Hotel Transylvania: Transformania Review - Touching Sequel Is Worth The Wait

It has been a long time since Hotel Transylvania 3: Summer Vacation came out, as the fourth installment in the beloved franchise was delayed significantly due to the ongoing pandemic. Hotel Transylvania: Transformania returns with much gusto, a significant improvement from its predecessor, and a wholesome addition to the series in terms of tone and subject matter. Genuinely fun and touching in parts, Hotel Transylvania: Transformania casts familiar characters in new molds, adding more heart to the franchise.

Transformania opens with a grand in-hotel celebration, with Dracula (Brian Hull) looking forward to putting on a memorable show for his guests. At the last minute, Jonathan (Andy Samberg) takes over, infusing the proceedings with his chaotic energy. Things inevitably go downhill, much to Drac’s chagrin. However, more concerned with the big announcement of passing over the ownership of the hotel to his daughter Mavis (Selena Gomez), Drac spends his time rehearsing the speech for the big reveal, while sharing his concerns with an ever-supportive Ericka (Kathryn Hahn). After Mavis overhears this conversation and shares the news with Johnny, the latter, hyperactive as he is, rushes to the Count and relays his adventure-themed renovation plans for the hotel, which are completely at loggerheads with the current gothic, vintage aesthetic.

RELATED: Hotel Transylvania: Transformania Clip - Johnny's New Look [EXCLUSIVE]

This, understandably causes Drac to panic, who lies that a certain law prohibits humans from overtaking hotels originally owned by monsters, and then proceeds to not reveal the transferred ownership to Mavis during his big speech. A disappointed Johhny bumps into Van Helsing (Jim Gaffigan), who introduces him to his latest invention, the Monsterification Ray, which can turn humans into monsters, and vice versa. Excited to truly be a part of his family, Johnny urges Helsing to use the ray on him, which turns him into a winged dragon-like monster, while a series of comedic errors lead to a bunch of monsters, including Drac himself, to be transformed into humans. This sudden shift in dynamic is both hilarious and terrifying - Drac is no longer the suave, all-powerful man in command, Frankenstein is transformed into a hunk (something he is exaggeratedly vain about), and Blobby is now a literal blob of jello.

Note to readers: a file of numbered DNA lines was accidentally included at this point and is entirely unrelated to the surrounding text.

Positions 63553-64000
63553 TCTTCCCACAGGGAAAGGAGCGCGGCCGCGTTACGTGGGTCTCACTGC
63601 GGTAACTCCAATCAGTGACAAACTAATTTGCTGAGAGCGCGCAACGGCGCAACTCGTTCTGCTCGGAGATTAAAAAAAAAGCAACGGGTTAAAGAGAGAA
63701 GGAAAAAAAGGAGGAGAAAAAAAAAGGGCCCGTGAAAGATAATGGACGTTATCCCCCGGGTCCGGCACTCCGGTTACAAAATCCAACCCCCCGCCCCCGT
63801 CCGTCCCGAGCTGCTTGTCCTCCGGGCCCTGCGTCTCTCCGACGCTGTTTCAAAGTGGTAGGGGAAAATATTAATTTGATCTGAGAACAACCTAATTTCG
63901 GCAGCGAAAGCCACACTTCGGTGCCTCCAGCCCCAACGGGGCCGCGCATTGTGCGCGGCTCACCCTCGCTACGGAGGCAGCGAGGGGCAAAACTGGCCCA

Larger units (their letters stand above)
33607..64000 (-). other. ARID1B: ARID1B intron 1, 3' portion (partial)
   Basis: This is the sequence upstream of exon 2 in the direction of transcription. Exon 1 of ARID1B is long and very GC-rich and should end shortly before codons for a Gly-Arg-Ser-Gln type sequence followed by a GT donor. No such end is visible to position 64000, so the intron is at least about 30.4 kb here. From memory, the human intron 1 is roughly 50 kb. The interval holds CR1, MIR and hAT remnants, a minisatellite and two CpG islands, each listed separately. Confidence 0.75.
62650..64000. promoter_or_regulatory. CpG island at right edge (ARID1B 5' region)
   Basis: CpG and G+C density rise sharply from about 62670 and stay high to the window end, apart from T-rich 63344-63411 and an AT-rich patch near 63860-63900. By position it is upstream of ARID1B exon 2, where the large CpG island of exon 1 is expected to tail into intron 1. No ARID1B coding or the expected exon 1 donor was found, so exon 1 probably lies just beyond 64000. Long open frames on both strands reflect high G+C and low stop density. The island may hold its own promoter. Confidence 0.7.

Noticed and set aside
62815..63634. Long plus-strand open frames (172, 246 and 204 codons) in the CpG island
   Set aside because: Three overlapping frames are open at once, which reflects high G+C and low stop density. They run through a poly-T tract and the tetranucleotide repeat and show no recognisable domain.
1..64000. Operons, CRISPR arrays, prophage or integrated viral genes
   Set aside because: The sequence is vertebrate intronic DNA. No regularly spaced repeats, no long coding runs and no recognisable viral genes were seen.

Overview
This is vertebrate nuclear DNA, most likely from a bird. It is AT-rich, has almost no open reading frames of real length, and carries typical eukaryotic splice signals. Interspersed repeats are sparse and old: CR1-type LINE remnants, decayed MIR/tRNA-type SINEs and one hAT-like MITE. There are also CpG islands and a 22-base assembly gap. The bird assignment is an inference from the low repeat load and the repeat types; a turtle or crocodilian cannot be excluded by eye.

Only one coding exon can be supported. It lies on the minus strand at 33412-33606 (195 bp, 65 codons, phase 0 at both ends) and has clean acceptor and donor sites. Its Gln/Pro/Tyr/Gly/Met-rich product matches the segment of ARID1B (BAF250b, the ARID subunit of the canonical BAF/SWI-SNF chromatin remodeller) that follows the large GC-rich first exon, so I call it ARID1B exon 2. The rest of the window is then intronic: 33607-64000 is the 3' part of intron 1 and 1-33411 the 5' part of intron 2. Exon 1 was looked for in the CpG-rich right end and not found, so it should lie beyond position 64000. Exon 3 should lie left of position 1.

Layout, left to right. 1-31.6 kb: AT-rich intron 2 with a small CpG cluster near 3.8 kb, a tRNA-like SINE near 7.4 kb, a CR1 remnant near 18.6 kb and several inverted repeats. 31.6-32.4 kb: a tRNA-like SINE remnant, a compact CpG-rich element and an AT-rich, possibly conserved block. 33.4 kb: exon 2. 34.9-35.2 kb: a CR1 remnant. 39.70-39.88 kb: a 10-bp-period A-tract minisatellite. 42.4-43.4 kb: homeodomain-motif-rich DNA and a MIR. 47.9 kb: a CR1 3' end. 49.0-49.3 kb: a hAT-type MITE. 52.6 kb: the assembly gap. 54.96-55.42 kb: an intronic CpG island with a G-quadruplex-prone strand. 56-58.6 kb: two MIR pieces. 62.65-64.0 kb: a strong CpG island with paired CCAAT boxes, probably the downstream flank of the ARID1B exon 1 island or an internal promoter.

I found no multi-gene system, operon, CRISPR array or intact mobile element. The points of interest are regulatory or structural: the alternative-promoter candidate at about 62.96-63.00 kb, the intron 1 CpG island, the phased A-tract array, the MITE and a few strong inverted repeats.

The source of conflict arises from the fact that Helsing’s machine is now broken and the mysterious orb that is capable of triggering the transformations can only be retrieved from a certain cave, the journey to which is extremely perilous. This allows the narrative to focus solely on Drac and Johnny’s dynamic, who have always had a rather strained relationship, with the status quo being completely flipped in this scenario. With Johnny enjoying his newfound monster powers and Drac being painfully aware of his limitations as a human, the duo work surprisingly well together, paving the way for earnest conversations about self-worth and family. The catch, of course, is the question of whether Johnny’s monstrosity can be reversed, as remaining in that vessel for too long would make him lose his innate humanity, and the narrative unfolds in fun, interesting ways to resolve that.

The absence of Adam Sandler among the voice cast, especially as he does not return to reprise the role of Dracula, admittedly feels out-of-place in the beginning. However, Hull manages to grow into the role quite well, adding an element of heartrending empathy to the way in which he re-evaluates his hesitation to accept Johnny as his family. The rest of the voice cast plays their respective roles fairly well, especially the core monsters who turn into humans, as these scenes provide a genuine streak of hilarity to the narrative as a whole.

While children, who are the core target demographic of Hotel Transylvania: Transformania, are bound to have a good time, the film is rather refreshing for adults as well, despite its many flaws. Although some parts feel rather formulaic and the experience uneven, Transformania has its merits. It's a tale that brims with heart as it looks into what the notions of found family are and what it means to be human.

NEXT: Hotel Transylvania 4 Trailer: A Transformation Potion Causes Total Chaos

Hotel Transylvania: Transformania will be released exclusively on Amazon Prime Video on January 14, 2022. The film is 97 minutes long and is rated PG for some action and rude humor, including cartoon nudity.

Our Rating:

3 out of 5 (Good)
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Debopriyaa Dutta (294 Articles Published)

Apart from being a features writer and critic at ScreenRant, Debopriyaa is a contributor to High on Films & Fansided, and an editor at Digital Mafia Talkies. Her poetry has been published in a wide array of journals, such as Gideon Poetry, White Noise Magazine, and Literaria. Find her on Twitter @angelusatani.

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